A new dedicated upskirting law has come into force in England and Wales today.
A high-profile campaign, which was supported by Northumbria Police and Crime Commissioner Vera Baird, led to a change in the law.
The definition of upskirting is applied to the invasive practice of taking an image or video up somebody's clothing in order to see their genitals or underwear.
According to figures obtained by the Press Association using Freedom of Information laws, Northumbria Police had one such incident recorded in 2018.
This involved a boy who laid a mobile phone on the ground and filmed up a girl's skirt. Both parties were under 16 and no charges were made.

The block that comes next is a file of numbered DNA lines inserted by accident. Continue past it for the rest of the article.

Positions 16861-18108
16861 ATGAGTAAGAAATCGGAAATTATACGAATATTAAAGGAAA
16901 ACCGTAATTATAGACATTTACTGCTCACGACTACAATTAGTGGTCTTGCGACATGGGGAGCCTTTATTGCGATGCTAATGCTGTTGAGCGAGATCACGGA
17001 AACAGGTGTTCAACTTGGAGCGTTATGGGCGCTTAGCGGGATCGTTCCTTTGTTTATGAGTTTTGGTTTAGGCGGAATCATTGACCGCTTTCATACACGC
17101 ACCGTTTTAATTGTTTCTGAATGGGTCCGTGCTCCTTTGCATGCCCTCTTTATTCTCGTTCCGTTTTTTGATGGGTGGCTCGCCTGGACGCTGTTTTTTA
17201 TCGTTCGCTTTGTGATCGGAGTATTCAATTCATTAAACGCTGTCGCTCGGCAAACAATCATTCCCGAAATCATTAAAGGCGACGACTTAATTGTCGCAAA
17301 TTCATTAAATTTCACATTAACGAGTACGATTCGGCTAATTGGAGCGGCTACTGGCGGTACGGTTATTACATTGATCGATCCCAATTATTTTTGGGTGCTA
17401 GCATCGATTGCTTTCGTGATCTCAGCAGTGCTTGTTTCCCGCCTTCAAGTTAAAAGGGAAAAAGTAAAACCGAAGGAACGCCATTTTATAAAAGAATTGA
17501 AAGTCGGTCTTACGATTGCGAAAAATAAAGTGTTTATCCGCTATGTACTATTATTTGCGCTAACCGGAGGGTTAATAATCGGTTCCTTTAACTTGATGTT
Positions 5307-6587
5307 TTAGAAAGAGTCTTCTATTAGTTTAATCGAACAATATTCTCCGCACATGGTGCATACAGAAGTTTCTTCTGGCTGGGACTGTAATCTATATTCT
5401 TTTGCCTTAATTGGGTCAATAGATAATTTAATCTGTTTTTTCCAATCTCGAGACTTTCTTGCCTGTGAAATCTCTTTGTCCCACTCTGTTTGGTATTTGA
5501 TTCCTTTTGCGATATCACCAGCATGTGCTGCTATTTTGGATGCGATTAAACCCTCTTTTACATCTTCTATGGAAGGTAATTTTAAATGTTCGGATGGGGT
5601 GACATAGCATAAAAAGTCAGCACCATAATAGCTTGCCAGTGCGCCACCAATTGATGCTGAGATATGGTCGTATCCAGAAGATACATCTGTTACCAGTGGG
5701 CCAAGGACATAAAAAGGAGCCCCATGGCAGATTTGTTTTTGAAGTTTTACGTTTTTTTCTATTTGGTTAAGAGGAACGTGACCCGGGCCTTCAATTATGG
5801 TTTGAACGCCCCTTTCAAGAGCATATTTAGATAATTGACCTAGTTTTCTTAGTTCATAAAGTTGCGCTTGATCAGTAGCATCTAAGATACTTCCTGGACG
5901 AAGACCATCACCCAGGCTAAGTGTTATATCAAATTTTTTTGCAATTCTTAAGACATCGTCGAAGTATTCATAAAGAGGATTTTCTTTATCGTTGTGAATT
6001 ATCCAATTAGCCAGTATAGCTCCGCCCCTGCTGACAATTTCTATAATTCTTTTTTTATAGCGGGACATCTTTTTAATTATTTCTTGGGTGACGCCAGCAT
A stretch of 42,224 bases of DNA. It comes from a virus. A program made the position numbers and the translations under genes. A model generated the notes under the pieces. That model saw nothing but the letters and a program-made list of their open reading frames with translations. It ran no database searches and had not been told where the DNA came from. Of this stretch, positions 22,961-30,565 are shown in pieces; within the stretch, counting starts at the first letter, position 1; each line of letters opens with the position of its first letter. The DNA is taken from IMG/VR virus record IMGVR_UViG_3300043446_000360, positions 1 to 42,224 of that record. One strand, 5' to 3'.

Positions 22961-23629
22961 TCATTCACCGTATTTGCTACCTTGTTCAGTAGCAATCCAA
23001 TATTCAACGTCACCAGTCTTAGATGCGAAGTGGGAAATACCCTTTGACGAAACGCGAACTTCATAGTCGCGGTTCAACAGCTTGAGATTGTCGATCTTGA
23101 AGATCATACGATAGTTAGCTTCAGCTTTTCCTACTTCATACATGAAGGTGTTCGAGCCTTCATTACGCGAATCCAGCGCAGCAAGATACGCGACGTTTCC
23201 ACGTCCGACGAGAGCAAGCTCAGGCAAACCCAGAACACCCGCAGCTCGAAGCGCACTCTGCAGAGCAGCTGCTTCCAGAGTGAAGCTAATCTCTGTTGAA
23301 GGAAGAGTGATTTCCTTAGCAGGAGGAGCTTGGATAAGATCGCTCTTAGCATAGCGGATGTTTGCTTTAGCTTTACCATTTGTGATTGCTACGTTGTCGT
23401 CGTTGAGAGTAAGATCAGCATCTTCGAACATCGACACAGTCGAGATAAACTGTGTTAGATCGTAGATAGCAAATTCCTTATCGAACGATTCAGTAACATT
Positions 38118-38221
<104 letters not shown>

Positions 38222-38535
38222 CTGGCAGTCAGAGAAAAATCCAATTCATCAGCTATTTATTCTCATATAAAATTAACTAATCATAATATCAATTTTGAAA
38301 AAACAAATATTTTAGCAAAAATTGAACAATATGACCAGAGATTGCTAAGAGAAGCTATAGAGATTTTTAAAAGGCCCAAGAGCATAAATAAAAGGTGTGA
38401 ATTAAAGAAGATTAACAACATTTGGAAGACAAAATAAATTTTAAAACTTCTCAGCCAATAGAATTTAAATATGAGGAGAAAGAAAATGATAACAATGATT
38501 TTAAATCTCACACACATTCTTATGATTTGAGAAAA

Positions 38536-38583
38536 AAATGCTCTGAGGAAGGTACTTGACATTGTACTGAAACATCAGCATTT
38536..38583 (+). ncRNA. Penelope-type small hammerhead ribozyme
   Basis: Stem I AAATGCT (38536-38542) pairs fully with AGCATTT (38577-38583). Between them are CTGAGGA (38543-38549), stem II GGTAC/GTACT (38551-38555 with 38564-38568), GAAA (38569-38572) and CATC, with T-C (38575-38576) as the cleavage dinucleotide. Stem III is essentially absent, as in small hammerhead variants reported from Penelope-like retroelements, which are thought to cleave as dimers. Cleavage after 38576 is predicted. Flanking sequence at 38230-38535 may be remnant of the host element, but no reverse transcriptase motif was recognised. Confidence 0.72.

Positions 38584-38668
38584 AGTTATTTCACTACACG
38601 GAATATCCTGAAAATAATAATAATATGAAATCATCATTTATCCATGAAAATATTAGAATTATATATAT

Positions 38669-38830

Dame Vera hopes the new law will encourage upskirting victims to report it.
She said: "Upskirting is an act of seeking sexual gratification without consent. It can be extremely distressing for victims and until now the law hasn’t been fit for purpose.
“I hope that recognising this disgusting practice as a criminal offence gives victims the confidence to come forward and report this awful crime – finally the law is on your side.”
Previously, anyone in England and Wales who fell victim to the cruel craze could explore possible convictions for the likes of voyeurism, public disorder or indecency.
But campaigners said this was inadequate because criteria for a conviction down these channels - such as the incident being witnessed by other people - is not always available.
Anybody now prosecuted for the offence could face up to two years in prison and be placed on the sex offenders register.